Lead: Is Your Water at Risk?

Lead poisoning is no joke. The water crisis in Flint, Michigan might seem far removed for most of us, but what happened there could happen in any number of other places. And if you live in a home that was fitted with certain types of plumbing materials, you could be at an even higher risk.

Lead poisoning can cause serious health problems in all people, but it can be especially dangerous to children. You can reduce your family’s risk by keeping up on your local water quality, getting your water tested, drinking and cooking with only cold water and using a filter certified to reduce lead. Get more on reducing the risks of lead contamination in your water by checking out the article below. How safe is your drinking water?

Take a Lesson From Flint

For over 50 years, the tap water in Flint, Michigan was just like the tap water in any other U.S. home, according to a Smithsonian Magazine report. Then the city switched its water supply to a slightly more acidic source, while also failing to apply common safeguards used to protect the pipes from the water. This caused the layer of rust that had formed inside the lead pipes to erode into the water supply, turning it toxic.

It may seem like a simple accident, but no, this isn’t a freak event. NPR reports that residents in Newark, New Jersey are battling similar issues. Scientific American reveals that St. Joseph, Missouri; Goat Island, Texas; Warren, Pennsylvania and many other cities across the nation are testing positive for unsafe levels of lead in their drinking water.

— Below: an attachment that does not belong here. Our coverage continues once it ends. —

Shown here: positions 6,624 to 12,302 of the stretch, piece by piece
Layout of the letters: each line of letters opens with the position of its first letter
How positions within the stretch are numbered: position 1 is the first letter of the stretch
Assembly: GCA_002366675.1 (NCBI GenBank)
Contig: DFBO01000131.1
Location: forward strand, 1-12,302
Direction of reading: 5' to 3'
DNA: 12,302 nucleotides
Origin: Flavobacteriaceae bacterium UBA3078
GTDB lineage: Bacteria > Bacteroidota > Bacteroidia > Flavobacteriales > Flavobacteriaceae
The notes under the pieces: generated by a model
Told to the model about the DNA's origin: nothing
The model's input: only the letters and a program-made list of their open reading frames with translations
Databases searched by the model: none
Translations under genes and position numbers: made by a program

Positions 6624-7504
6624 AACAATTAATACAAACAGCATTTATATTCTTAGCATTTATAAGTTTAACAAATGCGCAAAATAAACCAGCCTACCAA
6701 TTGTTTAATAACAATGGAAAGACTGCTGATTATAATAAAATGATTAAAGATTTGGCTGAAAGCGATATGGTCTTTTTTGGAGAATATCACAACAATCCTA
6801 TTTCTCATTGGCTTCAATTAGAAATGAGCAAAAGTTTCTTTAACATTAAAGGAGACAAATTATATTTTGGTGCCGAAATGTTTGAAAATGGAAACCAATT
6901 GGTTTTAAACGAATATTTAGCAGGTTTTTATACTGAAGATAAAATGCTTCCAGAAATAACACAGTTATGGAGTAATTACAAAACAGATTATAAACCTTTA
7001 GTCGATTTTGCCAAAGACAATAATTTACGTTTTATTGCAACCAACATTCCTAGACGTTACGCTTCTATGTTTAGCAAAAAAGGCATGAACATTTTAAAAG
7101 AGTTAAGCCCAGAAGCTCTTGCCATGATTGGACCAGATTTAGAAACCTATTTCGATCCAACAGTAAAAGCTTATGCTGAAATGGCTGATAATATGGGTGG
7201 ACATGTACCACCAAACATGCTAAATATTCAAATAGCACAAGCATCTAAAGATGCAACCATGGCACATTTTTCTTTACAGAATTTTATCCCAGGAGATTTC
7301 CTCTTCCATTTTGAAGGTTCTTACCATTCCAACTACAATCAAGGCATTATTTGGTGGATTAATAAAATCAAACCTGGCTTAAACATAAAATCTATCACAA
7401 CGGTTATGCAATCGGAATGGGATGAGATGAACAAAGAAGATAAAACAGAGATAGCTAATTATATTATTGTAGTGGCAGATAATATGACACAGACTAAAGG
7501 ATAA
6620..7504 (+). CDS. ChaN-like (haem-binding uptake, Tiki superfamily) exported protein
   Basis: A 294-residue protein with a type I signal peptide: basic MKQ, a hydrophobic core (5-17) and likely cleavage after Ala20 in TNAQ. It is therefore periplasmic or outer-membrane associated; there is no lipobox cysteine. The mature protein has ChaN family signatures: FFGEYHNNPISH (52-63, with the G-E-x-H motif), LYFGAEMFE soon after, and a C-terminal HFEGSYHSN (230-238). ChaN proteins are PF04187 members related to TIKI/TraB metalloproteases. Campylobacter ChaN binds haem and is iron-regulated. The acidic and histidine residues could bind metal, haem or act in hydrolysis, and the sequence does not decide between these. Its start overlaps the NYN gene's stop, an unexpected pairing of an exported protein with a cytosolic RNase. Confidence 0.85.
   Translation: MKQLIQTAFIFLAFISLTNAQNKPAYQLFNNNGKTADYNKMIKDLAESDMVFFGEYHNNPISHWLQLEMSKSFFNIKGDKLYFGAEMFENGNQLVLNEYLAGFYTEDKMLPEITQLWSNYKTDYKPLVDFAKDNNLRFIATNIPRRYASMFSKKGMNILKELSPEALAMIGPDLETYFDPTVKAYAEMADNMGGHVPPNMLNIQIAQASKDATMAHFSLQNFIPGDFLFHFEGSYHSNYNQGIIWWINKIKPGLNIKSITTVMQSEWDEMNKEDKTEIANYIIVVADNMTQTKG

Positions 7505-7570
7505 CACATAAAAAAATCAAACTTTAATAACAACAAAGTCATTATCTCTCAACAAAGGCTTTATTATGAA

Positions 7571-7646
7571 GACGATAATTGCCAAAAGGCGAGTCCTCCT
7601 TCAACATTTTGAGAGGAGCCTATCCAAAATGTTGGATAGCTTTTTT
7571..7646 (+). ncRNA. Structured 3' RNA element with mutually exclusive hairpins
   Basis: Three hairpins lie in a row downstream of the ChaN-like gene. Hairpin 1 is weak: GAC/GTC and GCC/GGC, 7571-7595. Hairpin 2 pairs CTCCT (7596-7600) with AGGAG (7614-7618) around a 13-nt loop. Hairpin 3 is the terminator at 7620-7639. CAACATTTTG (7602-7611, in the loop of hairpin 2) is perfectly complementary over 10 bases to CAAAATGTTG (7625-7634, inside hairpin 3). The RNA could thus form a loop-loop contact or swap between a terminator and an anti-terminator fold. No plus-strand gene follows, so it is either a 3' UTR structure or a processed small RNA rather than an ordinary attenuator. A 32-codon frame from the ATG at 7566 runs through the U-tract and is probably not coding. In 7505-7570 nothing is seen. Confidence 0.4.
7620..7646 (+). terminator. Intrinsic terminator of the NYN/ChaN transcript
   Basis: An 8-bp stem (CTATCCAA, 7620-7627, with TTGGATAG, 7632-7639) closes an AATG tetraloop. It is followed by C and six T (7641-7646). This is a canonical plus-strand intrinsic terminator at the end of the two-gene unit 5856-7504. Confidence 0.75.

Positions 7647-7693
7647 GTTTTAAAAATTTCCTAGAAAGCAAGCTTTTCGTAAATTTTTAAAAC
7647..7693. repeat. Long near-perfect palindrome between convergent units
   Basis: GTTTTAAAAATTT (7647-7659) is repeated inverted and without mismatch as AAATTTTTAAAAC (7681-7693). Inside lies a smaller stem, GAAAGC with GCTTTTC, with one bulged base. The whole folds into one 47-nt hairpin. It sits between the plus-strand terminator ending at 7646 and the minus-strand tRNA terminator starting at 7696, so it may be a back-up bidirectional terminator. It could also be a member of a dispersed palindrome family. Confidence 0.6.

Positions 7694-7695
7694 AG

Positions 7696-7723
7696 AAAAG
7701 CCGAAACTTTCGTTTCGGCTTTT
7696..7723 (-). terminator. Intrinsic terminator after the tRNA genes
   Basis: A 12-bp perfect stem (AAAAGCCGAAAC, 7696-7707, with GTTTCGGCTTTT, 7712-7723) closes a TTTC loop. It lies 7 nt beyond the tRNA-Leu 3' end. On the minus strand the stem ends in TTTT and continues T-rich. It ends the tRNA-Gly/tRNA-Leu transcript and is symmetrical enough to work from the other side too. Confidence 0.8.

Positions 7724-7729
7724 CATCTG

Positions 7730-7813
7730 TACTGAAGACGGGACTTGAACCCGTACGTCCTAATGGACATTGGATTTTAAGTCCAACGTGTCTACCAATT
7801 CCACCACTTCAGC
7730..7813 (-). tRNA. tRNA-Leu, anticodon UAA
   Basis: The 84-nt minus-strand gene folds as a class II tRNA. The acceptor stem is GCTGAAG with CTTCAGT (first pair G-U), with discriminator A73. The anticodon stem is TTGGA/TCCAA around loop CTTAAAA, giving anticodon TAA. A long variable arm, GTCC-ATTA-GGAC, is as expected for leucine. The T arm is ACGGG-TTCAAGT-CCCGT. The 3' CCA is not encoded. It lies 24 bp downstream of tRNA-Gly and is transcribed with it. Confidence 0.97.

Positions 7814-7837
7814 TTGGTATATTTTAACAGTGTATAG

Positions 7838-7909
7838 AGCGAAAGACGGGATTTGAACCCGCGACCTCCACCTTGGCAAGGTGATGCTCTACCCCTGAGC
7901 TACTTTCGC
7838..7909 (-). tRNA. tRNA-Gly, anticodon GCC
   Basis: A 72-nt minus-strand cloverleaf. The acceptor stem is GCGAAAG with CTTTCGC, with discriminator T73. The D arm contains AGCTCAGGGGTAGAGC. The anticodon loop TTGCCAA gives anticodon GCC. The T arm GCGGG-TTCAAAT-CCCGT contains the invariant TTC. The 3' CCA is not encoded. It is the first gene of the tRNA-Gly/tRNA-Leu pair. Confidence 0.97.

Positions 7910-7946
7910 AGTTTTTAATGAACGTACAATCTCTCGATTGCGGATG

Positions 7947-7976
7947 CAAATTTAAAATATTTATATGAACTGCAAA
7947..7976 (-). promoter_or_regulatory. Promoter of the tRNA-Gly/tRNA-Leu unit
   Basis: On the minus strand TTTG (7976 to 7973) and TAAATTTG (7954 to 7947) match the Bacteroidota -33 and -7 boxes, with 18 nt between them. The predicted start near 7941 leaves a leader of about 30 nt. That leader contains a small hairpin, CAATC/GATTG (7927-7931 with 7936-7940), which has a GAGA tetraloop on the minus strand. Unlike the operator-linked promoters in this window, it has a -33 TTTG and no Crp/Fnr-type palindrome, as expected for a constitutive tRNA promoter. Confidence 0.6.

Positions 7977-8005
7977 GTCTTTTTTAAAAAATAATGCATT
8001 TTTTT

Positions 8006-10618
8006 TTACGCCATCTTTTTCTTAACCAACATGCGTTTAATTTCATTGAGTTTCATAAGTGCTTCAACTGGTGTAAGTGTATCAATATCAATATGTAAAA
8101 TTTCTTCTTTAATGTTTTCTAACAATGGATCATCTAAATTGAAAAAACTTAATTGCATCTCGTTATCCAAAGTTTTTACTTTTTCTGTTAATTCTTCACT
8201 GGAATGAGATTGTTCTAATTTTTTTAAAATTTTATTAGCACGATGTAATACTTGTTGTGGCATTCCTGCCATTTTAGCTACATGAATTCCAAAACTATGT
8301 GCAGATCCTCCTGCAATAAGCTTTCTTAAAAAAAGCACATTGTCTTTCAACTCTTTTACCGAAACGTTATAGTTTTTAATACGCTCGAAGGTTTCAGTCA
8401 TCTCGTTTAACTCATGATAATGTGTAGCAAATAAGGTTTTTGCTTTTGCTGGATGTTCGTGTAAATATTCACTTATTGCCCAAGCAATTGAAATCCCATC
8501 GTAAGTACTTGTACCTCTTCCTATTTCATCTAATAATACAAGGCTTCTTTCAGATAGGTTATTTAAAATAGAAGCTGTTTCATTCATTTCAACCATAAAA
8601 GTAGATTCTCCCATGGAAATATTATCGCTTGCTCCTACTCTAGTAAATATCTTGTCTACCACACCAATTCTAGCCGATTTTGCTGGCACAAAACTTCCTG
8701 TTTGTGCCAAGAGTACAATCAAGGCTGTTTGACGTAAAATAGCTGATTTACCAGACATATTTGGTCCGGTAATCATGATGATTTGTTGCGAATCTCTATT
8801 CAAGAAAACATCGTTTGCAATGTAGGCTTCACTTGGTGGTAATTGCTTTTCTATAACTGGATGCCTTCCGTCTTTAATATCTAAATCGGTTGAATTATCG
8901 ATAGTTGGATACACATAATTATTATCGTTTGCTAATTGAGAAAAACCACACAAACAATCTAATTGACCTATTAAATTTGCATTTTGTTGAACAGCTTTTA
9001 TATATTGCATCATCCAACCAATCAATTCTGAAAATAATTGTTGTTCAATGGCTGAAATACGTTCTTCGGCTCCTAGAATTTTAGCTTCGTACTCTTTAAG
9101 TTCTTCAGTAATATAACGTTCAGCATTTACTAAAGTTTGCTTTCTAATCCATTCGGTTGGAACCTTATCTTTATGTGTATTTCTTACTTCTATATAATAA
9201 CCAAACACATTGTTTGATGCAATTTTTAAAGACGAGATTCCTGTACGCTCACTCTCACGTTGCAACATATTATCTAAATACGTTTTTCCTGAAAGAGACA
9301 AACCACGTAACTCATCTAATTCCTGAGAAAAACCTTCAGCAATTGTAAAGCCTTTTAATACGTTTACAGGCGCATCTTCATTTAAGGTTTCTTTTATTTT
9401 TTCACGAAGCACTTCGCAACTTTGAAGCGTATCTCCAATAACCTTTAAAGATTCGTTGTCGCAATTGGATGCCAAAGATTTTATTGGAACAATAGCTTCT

Effects of Lead on the Body

The EPA warns that even small amounts of lead can be dangerous. Bathing in contaminated water is safe since the heavy metal can’t be absorbed through the skin but drinking it is another story. The effects of lead consumption aren’t always as profound or obvious in adults, though even they can experience hypertension, kidney issues and reproductive problems.

Lead poisoning can actually be deadly in children, although this is rare. More commonly, lead exposure can cause problems with behavior, difficulty learning, low IQ and other developmental problems. Some children develop anemia, seizures, hearing problems, or don’t grow like they should. Developing fetuses can suffer from stunted growth and premature birth.

Getting Water Tested

Lead can come from the pipes leading into a home or from the plumbing inside. You can find out if your city’s water pipes are leaching lead by checking out your local Consumer Confidence Report, which includes yearly testing on public water supplies. And on the inside...well, if your home was built before 1986, you may also be at risk.

Have your water independently tested to find out. The EPA recommends contacting state or local drinking water authorities for certified laboratories. Water testing can cost anywhere from $20 to $100, depending on location and chosen lab, but that one test could save a family member’s life.

What Else We Can Do

We can further protect ourselves and our families by using only cold tap water for drinking and cooking and running it through a filter that’s certified to reduce lead. Run the tap on cold for at least two minutes when the faucets haven’t been used for several hours. This will reduce potential lead levels by flushing out pockets of water that may have been sitting too long in the pipes.

Don’t be a victim of silently eroding pipes. Know what’s in the water and filter it out or use bottled water if contamination could be a problem. Lead contamination is a real threat, but we can reduce our exposure by taking the right precautions.

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11/29/2019 8:00:00 AM
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